While Rei’s quartet engages in habitual violence, it’s never framed as a matter of them passing the harm that’s been done unto them onto someone else. Unless otherwise threatened, they only participate in matches where weapons and killing are deeply frowned upon. It’s only when violence leaves the boundaries of consensual brawls between well-reasoning people that it begins to become a problem. Several characters, including two of Rei’s friends, end up getting kidnapped and then subjected to group beatings. In this way the threat of true harm remains present, and isn’t just a spectre raised–but not confronted–by the cyberpunk setting.
Rei’s hardships only worsen when the father who abandoned him years ago uses him as a means of escaping yakuza retaliation. Heavily indebted to the yakuza due to an apparent gambling addiction, the father fraudulently transfers that debt to his son. If Rei refuses to pay off the debt then the yakuza will kill his father, thus putting Rei not only in financial hardship he never signed up for but also a moral quandary: is it morally permissible to walk away from a problem that was someone else’s making if walking away spells certain death for that person? The question is further complicated by the father’s abuse and his general moral depravity. Due to this extreme stress Rei begins partaking in the earlier mentioned high-stakes, high-return fights to the death. His behavior grows more and more reckless and suicidal, and how he resolves these conflicts depends upon the type of ending the player achieves.
Slow Damage features over half a dozen endings, each of which belongs to one of two categories: “Euphoria” endings or “Madness” endings. Generally speaking these terms correlate with the common concepts of “good” or “bad” ends in visual novels. Madness ends are quicker, ending the game prematurely and usually with characters in far from ideal circumstances. In Rei’s Madness end he continues to take part in life-or-death bouts with seemingly no desire to stop. He’s forsaken self-preservation in favor of money and creating a life of luxury for himself and Towa, who he now treats more like a personal art project than a lover. He’s taken to tattooing and scarring Towa in affordance with his own artistic whims, and generally treats Towa like a possession to come home to and revel in rather than a partner to live alongside.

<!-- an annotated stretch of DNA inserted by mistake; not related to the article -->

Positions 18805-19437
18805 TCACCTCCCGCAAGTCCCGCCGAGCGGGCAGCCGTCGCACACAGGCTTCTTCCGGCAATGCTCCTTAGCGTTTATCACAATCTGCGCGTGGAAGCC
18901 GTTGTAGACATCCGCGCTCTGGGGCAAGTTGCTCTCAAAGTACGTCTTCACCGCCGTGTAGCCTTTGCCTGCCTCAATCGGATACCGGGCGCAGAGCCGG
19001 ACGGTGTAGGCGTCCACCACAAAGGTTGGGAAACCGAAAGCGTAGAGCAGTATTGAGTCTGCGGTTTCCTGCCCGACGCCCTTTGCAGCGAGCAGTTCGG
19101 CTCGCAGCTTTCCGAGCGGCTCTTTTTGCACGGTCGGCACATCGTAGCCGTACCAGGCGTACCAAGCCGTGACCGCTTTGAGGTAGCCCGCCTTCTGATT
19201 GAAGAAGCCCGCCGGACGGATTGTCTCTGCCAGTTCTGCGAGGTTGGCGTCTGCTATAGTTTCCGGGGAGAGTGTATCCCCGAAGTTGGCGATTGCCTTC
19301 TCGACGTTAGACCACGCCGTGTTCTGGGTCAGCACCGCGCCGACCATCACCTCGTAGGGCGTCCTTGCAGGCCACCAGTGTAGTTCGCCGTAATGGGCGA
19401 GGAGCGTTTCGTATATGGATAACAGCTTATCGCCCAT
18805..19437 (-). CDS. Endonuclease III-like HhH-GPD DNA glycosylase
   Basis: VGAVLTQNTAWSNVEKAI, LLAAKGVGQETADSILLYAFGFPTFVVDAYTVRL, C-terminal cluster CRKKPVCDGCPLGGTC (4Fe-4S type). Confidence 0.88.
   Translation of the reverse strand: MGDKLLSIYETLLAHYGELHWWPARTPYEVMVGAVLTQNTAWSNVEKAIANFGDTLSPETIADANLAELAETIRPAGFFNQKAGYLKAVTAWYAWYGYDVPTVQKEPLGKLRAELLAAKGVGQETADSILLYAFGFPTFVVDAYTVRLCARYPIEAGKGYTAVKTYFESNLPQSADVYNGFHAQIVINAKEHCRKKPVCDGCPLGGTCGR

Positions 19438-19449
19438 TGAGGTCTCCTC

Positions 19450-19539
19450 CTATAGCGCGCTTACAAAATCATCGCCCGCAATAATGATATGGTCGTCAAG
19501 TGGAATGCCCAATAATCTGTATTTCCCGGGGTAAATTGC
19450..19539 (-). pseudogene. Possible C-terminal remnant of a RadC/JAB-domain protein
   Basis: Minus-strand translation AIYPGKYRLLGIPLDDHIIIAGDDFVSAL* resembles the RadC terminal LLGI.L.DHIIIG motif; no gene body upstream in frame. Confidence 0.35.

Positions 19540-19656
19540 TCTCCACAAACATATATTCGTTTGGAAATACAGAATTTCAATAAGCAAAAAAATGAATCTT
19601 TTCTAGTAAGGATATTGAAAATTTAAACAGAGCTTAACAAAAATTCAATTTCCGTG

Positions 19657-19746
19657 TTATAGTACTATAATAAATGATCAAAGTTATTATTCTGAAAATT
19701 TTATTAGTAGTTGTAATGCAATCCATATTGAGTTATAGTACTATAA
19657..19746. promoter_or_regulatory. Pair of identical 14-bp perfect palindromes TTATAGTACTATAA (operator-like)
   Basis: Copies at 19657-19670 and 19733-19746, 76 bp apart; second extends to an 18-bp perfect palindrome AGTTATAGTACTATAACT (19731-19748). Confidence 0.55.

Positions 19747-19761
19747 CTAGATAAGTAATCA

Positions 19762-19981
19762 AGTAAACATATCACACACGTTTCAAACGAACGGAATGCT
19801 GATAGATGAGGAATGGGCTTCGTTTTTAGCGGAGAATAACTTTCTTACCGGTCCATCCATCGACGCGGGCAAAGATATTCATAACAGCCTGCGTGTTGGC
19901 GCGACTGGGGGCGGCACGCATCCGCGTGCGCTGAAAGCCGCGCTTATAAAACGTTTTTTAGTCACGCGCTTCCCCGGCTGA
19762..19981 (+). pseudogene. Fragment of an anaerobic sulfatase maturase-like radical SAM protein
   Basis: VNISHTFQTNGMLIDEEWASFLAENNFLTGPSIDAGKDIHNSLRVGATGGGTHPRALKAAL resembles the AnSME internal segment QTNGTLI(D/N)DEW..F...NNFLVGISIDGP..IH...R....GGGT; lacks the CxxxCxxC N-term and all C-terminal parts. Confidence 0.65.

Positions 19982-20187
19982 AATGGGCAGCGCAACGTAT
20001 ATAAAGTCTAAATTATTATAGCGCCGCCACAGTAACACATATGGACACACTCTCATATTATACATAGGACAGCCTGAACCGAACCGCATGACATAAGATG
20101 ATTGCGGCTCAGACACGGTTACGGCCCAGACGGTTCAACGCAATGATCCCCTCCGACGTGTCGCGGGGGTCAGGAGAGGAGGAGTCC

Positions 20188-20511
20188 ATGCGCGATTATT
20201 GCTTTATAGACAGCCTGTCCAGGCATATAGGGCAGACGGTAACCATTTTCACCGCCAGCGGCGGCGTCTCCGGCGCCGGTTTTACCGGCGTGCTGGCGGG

Rei’s Euphoria ending, meanwhile, features much more standard resolutions for both his personal conflict and his romance with Towa. Once the specter of debt is gone and he puts his hatred of his father behind him, he begins confronting his issues with gender expression and sexuality. He works to adjust his self-image, adopting some more traditionally masculine mannerisms and visual codifiers (i.e. cutting his previously long hair and adjusting his manner of speech). It’s a complicated matter, and less about rejecting femininity itself than Rei overcoming previously held misconceptions about what sort of man a homosexual can be. He also develops a more mutually respectful relationship with Towa, and their final scene together features them discussing how much lies ahead of them that they never thought they’d be able to achieve.
While Rei’s Euphoria ending leaves him the happiest and healthiest he ever becomes throughout the game, it doesn’t falsely equivocate his reckless behavior late in the story with any of the other more therapeutic violence. Not only that, but it doesn’t even constitute a total retirement from street fighting; Towa’s narration informs us that Rei still takes part in matches sometimes, albeit with much more confidence and levelheadedness. Even in this good end the game seeds possibilities for future fighting, further acknowledging how embedded violence is in the fabric of the characters’ lives.
Even characters who commit far more clearly heinous acts of violence receive thoughtful exploration into their motives for their actions. One such character, Kirihara, is responsible for the aforementioned kidnappings and group beatings of innocent people. On paper he’s one of the least redeemable or sympathetic characters in the game. The narrative neither lazily wastes time condemning what is obviously reprehensible behavior nor tries to mount a defense of it, however. Kirihara himself tells Towa about his past, providing the player with context that fleshes out the character considerably but which, when delivered from Kirihara’s own sadistic mouth, never feels like a matter of deflection or excuse-making.